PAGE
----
Scott says he wasn't very optimistic when he first started working with the diamond anvil while at Carnegie. He says it was a slow day on a Friday afternoon when he decided to take some minerals and subject them to enormous pressures and high temperatures.
"I expected nothing to happen," he says. "But sure enough, it formed methane. It was a bit of a shock."
Lawrence Livermore picked up at that point and found that methane production was most productive at 900 degrees Fahrenheit and 70,000 atmospheres of pressure. That's still hot, and it's still deep, but it suggests that methane may be abundant throughout the planet.
Like Gold, Livermore may have carried it a bit too far when it suggested in a news release that "These reserves could be a virtually inexhaustible source of energy for future generations."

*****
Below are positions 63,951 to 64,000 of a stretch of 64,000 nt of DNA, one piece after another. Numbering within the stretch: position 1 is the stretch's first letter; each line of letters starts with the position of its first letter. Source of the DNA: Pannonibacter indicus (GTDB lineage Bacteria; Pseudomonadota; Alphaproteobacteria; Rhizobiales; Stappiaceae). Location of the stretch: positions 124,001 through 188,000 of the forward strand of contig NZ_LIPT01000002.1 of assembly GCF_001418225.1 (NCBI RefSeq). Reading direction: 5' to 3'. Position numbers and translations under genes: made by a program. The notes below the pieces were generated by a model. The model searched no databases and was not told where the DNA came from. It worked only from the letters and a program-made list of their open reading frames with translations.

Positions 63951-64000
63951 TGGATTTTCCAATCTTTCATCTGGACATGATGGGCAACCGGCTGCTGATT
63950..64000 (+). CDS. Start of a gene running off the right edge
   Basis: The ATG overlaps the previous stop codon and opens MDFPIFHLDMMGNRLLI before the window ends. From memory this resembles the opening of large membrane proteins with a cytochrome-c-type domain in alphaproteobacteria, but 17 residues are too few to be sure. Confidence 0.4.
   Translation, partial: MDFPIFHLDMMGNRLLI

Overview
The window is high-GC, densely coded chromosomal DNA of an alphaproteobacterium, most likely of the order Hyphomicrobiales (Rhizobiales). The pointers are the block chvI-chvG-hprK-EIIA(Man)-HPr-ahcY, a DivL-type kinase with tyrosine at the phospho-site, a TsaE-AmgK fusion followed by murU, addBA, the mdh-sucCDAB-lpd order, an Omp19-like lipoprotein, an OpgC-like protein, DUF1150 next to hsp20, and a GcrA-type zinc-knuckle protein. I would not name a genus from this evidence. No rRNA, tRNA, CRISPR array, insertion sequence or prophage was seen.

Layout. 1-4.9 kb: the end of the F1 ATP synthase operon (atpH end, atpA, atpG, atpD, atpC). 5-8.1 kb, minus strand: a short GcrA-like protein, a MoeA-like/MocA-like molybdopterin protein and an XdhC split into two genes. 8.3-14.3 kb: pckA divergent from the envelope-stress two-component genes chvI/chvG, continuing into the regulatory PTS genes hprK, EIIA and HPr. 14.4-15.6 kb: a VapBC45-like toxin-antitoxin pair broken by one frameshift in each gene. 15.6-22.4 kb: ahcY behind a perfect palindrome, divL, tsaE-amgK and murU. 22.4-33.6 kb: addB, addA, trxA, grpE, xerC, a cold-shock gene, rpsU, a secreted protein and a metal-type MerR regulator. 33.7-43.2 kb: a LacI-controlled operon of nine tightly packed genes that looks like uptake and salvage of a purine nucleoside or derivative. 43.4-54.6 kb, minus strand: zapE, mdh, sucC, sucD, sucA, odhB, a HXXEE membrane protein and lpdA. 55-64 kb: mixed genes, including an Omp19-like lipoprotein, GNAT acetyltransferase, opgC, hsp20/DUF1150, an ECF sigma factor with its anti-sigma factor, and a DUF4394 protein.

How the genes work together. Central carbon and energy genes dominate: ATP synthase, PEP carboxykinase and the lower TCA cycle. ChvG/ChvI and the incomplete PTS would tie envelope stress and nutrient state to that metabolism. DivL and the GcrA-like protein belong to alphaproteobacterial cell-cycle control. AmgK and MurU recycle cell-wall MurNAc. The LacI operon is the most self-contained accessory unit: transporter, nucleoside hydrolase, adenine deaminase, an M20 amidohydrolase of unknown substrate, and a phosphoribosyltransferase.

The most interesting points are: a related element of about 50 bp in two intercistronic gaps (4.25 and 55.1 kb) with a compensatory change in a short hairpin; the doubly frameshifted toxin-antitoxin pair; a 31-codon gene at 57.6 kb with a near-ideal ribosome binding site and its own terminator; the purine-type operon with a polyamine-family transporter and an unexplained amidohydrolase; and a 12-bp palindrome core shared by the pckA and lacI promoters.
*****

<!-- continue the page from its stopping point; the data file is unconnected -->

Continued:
There's a problem here. No one is going to drill a well 100 miles into the Earth. Even five or six miles is a really deep well.
"It's not even foreseeable that we would try to drill down to it," Scott says.
But there is a possibility that some of those methane deposits, if they really do exist deep within the Earth, may find their own way to the surface, following weaknesses in the crust, for example.
That's what Tommy Gold said would happen.
A few years ago, Sweden bought into that, big time. Officials there began drilling a deep well in a formation that Gold said could contain hydrocarbons that would be clearly of a non-biological origin. That would prove him right.
The newspaper I was working for in those days packed me off to Sweden to see what they were finding. Unfortunately, they weren't finding much.
They never found Gold's postulated gusher. But maybe Scott has. Not deep within the Earth. In a diamond anvil, where methane was produced just the way Gold said it would be.
Tommy Gold died last year. He would have loved this.
Lee Dye's column appears weekly on ABCNEWS.com. A former science writer for the Los Angeles Times, he now lives in Juneau, Alaska.